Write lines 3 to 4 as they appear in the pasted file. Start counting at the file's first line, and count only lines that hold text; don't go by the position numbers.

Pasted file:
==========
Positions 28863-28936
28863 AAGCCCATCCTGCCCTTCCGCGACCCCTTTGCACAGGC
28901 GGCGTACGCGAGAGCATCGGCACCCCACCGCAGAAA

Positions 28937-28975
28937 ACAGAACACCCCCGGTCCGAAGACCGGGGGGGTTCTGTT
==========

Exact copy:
28901 GGCGTACGCGAGAGCATCGGCACCCCACCGCAGAAA

Positions 28937-28975